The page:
Kerry denied place in National League final as Galway get necessary and deserved win in Salthill

Defending champions end Division One campaign in fifth place after goalkeeping error proves costly in two-point loss to the Tribesmen

The ball ends up in the net after slipping through the hands of Kerry goalkeeper Shane Murphy resulting in Galway's first goal during the Allianz Football League Division 1 match at Pearse Stadium in Galway. Photo by Sportsfile

Paul BrennanKerryman


Galway 1-13

Kerry 0-14

Four games – eight teams – went into the blender for the final round of a sometimes tasty, oftentimes insipid, Division One season, and when everything was juiced down the end product is a League final with a distinct Connacht flavour: Mayo will play Galway next weekend, after the latter did the necessary and got the win they needed at home against Kerry.

For their part, Kerry finish just below the half-way mark in the division – in fifth place – which means the defending champions will pass on their title next week, and reflect on a campaign of what-might-have-beens.

From their opening game loss away to Donegal – remember Caolan McColgan’s point that the Kerry management were adamant was wide – to this last hurrah in a surprisingly benign Pearse Stadium in Salthill, Kerry won games they might have lost, and lost games they might have won but the upshot of it all is that the defending League champions finish up with where their manager Jack O'Connor more or less suggested they would at the start of it all: mid-table.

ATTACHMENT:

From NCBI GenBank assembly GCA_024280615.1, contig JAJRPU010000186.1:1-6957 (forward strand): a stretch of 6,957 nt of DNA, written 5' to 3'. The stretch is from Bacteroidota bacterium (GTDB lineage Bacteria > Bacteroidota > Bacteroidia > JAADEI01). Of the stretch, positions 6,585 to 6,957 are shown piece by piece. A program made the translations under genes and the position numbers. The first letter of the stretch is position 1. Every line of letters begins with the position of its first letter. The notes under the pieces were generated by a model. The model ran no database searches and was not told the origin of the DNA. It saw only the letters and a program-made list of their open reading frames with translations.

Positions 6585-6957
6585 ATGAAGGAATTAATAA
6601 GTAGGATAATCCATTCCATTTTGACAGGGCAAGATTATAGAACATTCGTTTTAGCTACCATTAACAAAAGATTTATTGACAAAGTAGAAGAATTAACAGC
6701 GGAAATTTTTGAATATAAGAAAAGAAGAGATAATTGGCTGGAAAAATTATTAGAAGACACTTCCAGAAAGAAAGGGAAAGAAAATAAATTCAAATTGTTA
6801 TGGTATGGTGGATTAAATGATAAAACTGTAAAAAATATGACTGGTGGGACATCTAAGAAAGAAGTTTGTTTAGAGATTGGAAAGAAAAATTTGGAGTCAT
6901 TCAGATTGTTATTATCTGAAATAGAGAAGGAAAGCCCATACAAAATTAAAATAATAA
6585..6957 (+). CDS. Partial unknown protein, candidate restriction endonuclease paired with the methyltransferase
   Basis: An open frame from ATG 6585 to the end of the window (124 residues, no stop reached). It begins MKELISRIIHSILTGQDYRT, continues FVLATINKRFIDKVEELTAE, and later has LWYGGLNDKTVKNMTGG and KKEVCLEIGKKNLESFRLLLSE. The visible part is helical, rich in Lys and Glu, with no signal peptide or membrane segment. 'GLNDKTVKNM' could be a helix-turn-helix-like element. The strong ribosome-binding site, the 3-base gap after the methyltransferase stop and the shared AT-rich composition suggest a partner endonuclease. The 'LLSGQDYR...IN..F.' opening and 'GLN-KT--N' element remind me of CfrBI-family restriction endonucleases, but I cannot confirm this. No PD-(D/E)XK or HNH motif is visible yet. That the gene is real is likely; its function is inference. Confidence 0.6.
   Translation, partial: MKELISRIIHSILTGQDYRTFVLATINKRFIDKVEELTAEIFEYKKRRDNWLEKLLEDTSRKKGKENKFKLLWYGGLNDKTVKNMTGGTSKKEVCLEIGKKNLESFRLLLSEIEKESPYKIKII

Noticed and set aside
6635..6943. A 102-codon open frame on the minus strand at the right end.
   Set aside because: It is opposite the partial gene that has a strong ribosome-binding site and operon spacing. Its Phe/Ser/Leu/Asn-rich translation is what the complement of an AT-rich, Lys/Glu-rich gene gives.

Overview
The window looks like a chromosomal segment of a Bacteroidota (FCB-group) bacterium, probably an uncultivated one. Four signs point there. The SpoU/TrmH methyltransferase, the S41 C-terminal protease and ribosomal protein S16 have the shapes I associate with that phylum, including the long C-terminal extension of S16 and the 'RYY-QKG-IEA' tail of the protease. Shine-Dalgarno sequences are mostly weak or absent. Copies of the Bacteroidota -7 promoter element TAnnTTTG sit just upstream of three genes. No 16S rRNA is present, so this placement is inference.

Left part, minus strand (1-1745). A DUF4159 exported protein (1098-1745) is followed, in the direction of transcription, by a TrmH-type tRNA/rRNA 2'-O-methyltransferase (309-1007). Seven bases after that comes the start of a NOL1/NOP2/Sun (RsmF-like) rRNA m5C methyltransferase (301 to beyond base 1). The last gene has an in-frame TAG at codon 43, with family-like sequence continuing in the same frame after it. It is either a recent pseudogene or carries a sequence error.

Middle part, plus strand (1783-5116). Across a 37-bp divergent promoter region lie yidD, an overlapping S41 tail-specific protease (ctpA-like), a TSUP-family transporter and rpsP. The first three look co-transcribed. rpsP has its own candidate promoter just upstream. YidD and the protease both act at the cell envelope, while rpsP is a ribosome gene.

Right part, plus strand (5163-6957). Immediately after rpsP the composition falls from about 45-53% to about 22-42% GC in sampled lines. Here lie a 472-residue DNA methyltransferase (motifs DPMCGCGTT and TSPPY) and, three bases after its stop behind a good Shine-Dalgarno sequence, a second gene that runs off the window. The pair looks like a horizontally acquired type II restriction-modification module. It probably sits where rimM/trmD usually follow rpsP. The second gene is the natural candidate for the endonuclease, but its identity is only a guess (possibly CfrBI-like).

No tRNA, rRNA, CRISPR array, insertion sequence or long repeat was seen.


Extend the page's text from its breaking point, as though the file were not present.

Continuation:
Quite what the desire was for either team here to go full tilt for the win – with the provincial championships hurtling down the tracks for both – we might never know, but it was evident as the game unspooled that Galway looked the more up for it side, or at least better equipped to win it.

Whether or not they were more motivated by avenging last summer’s All-Ireland Final loss to Kerry, or by a Croke Park crack off their neighbours Mayo next week, is a moot point. They achieved both of those things with a two-point win that was, in large part, shaped by the game’s only goal, coming from an unfortunate error by Shane Murphy when he dropped Paul Conroy’s long-range kick for a point after the Kerry goalkeeper collided with the goalpost.

Between the teams they fielded 15 of last year’s starters in the All-Ireland final – seven for Galway, eight for Kerry – and while this game, naturally, didn’t carry the risk or reward of that July meeting, it nevertheless zipped along with enough energy to suggest both counties were keen on revisiting the big house before the Championship presumably brings them up there.

The home side were never behind in a game that produced plenty of good, fast football, even though the long lingering notion that these two ‘traditional football counties’ always produce entertaining games is fanciful. Still, a welcome calm day down by the sea, coupled with astute refereeing from Niall Cullen, made for ideal conditions for the teams to put their best foot forward, or at least try to.

Galway were two points to the good before Tom O’Sullivan slung over a trademark score off the outside of his boot, but by the 19th minute the home side were 0-6 to 0-2 ahead and full value for their lead.

Kerry were doing plenty of good things, but a couple of statistics jump out. Their conversion was poor – less than 50% – and it says much for a miss-firing attack that five of their eight points from play came via the defensive eight. By game’s end none of Kerry’s inside forward line had scored from play – David Clifford’s two converted frees a meagre return from what should have been the sharp end of their attack.